Letter from C.Y.Sun to Dr. Alfred E. Stearns, May 4, 1937


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Letter from C.Y.Sun to Dr. Alfred E. Stearns, May 4, 1937


Letter from C.Y.Sun to Dr. Alfred E. Stearns, May 4, 1937


34, Hongkong Road,
Tientsin, China
4th May, 1937

Dr. Alfred E. Stearns,
Danvers, Mass.
U. S. A.

My dear Dr. Stearns,

I am at a loss as to how to express my heart-felt appreciation for your most kind and sympathetic letter which is just at hand. You have been so considerate concerning my health that your letter has been so far the best prescription to elevate the lingering ills of my sapping energies. I an happy to say that I am now a different man as compared with my precarious state during the most of last year when even walking without assistance was a novelty. Now, at times, I can risk coming down stairs or sometimes even a stroll in the garden. I hope to be completely well again in the not too distant future.

The book by Mr. Stimson was received with a thousand thanks. It is not often that one in this part of the world is privileged by a personal autograph from a man of his prominence. Its value, no doubt, is greatly enhanced, and with it my appreciation for your kind thoughts in going to such trouble. I might add that this very book has been translated and is now enjoying a sale such as no other work enjoyed. Mr. Stimson’s prestige in the Orient coupled with his traditional friendship for China has made him a stateman of infinite value during this troublous times, and it is the hope of most Oriental countries that he will again consent to be the pillar upon which peace and justice can be built.

We in the Far East are living under constant uncertainties which on the morrow may develop into a conflagration. There seems to be no limit to a lust that is characteristically Nippon. It is only because of a brewing crisis at home that the Japanese refrained from making worse a crisis on the Asiatic mainland. China has now learned to meet diplomacy with diplomacy and sword with sword. Realizing this state of affairs, Japan, who never before has engaged in any major conflict, took stock of their own strength and found it to be sadly lacking. As a consequence, North China is virtually an armed camp attempting to enforce armed truce as the only solution.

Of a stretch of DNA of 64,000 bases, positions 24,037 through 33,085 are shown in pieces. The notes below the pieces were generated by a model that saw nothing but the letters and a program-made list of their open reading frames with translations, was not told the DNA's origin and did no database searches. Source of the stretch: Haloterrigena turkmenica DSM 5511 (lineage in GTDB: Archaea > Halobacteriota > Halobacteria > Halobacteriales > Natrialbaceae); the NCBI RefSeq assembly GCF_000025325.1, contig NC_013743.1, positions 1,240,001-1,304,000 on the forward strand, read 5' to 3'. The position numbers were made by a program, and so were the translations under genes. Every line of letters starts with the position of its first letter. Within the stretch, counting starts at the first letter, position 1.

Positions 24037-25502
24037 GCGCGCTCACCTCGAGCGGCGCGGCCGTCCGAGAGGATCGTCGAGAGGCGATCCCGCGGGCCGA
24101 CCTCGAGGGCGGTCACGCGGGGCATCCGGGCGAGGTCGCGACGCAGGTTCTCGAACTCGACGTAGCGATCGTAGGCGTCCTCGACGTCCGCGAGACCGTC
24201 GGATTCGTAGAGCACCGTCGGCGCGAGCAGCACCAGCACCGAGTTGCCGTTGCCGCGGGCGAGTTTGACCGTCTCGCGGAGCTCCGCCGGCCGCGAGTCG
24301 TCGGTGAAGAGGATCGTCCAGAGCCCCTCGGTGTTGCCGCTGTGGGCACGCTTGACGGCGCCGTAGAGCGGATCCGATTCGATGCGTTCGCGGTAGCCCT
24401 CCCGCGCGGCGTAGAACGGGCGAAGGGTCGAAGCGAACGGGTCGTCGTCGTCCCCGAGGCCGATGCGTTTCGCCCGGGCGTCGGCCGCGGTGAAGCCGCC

To Dr.Alfred E. Stearns, Page No.2, Tientsin 4th May 1937

It is difficult to foretell what is in store for the future. To dream of any semblance of peace and security will be too optimistic, but we are not pessimistic. When the time comes mere pessimism will be of no avail. The Western World’s material advance has given us a lesson, and we are now under no illusion as to our own strength. We have been philosophical since time immemorial and it is only because of our philosophy and spiritualism, tried through the ages, that we are surviving and even now prevailing. We have imported many things from the Occident, both good and bad. Some have blended with things Chinese remarkably, and some have failed miserably, but I have every confidence that there will be a time when the East will meet the West to such a degree that it will afford better conditions all around.

As regards my children, Arthur is still with the Municipal Government of Greater Shanghai and has been there through several Administrations which should speak well for his devotion to his work.

Tom is now attached to the China Insurance Company and is now in Shanghai. He wrote me some time ago that he has been delegated to write you on behalf of all the Former Andover Men in China and to present to you a scroll in appreciation of your untiring teachings. This, I hope, will convey to you the affection with which you are remembered in China.

Several days ago, I received a letter from Mr. William F. Flagg on the question of the Andover Teachers Fund. I have replied to him and enclosed a small contribution* I regret that during these depressing days my capabilities are limited, and I sincerely hope that it will not be long before I can again be of assistance.
Again, please accept my heart-felt thanks for your kind thoughts and remembrance, and I shall be deeply grateful if you will convey to Mr. Stimson my humblest appreciation. You gift with his autograph will be fondly treasured indeed.
My entire family joins me to send you and Mrs. Stearns our warmest greetings.

Most sincerely yours




Phillips Academy


May 4, 1937


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